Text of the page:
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01/18/2022

100 Years of Food Retailing: 2012-2022

After impressive e-commerce advancements, mounting competitive pressures and a life-changing pandemic, grocers contemplate what’s to come as the pace of change accelerates

100 YEARS OF FOOD RETAILING

• Intro
• 1922-1931
• 1932-1941
• 1942-1951
• 1952-1961
• 1962-1971
• 1972-1981
• 1982-1991
• 1992-2001
• 2002-2011

As the 2010s progressed, every aspect of the grocery industry experienced change at an ever quickening pace. Much of it was driven by advancements in technology, whether it was artificial intelligence, machine learning, cloud computing, frictionless store experiences, or automation and autonomy. Most significant, though, was the adoption of e-commerce in the grocery world early in the decade, which was then accelerated by the COVID-19 pandemic over the past two years.

To help food retailers navigate the rapidly evolving landscape — which would soon include Amazon —  Progressive Grocer noted in December 2014, “Grocers must merge the best aspects of traditional and digital retailing — and those that don’t, put their future at risk.”

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100 Years of Food Retailing
Automated fulfillment centers opened to enable grocers to expand their e-commerce operations.

Many grocers appreciated the risk and made notable moves to position themselves to win with digitally engaged shoppers. Retailers such as Albertsons, SpartanNash, Walmart, Ahold Delhaize USA and Sedano’s experimented with micro-fulfilment centers. Others, such as Whole Foods Market and Farmstead opted for the dark-store approach to online order fulfillment. On the other end of the fulfillment spectrum, The Kroger Co. launched an exclusive partnership in 2018 with U.K.-based online supermarket Ocado that would see Kroger open heavily automated facilities measuring upwards of 300,000 square feet, with plans for a network of up to 20 facilities nationwide.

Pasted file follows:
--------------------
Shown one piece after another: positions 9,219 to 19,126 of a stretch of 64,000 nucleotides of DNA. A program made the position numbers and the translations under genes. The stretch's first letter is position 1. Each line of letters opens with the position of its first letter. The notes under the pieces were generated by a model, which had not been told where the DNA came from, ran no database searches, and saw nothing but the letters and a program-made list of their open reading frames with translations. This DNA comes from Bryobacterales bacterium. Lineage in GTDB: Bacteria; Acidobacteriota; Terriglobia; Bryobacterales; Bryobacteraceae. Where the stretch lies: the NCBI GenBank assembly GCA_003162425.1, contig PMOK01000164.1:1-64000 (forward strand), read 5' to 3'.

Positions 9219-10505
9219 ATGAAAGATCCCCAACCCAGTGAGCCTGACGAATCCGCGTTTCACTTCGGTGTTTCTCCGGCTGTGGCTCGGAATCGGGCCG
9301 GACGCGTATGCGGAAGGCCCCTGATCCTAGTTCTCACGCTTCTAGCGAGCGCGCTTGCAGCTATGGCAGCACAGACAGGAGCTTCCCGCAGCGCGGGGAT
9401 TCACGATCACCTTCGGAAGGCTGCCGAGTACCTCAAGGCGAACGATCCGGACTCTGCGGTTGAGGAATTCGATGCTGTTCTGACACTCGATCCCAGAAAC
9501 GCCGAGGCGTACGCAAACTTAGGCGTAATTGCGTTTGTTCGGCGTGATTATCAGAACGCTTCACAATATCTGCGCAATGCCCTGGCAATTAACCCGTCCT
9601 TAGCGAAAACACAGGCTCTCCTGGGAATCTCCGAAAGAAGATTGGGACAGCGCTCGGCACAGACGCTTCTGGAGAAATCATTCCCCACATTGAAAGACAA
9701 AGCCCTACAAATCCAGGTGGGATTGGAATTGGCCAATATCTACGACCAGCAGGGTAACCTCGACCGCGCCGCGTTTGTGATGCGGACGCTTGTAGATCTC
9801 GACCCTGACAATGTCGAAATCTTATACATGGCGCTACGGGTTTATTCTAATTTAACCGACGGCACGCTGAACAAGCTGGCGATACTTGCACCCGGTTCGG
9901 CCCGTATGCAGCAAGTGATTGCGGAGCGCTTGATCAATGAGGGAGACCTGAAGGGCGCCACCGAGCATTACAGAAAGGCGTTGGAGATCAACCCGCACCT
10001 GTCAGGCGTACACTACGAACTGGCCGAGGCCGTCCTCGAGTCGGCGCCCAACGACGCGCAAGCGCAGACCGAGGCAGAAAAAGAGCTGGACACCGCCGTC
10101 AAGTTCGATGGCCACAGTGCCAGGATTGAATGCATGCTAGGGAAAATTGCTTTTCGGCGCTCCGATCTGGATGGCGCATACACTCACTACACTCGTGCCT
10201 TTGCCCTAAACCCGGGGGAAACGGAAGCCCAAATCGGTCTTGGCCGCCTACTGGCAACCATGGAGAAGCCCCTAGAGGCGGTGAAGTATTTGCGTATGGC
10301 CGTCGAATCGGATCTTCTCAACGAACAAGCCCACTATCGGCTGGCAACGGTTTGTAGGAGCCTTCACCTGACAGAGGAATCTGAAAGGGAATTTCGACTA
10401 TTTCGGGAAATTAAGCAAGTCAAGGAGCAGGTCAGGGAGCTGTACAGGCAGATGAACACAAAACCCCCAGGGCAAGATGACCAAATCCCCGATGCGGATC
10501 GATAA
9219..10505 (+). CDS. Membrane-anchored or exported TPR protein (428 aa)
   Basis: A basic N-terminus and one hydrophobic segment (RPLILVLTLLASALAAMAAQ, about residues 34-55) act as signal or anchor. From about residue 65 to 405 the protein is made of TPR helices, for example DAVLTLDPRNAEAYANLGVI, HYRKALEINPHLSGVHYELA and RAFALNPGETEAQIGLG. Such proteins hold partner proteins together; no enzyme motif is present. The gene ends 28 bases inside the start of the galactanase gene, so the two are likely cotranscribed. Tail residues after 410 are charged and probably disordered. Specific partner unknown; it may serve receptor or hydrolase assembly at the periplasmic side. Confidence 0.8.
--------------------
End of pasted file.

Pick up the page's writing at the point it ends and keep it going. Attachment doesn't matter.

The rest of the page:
Increased adoption of e-commerce and new expectations that had been set by Amazon regarding the immediacy of delivery created a new operational challenge for grocers. Filling the void for grocery delivery were new companies such as Instacart and Shipt, which relied on crowd-sourced labor to pick and deliver orders. Other delivery platforms, such as DoorDash and Uber, launched grocery delivery services as well.

More recently, new expectations regarding delivery speed have been set by the rise of so-called instant-needs delivery services, including the likes of Buyk, DoorDash, Gopuff, Gorillas and Jokr.

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Instant-Delivery Platform Jokr Receives $170M in Funding From Tech Investors
Instant-needs delivery services such as Jokr narrowed the delivery window of order arrival.

Shifting Competition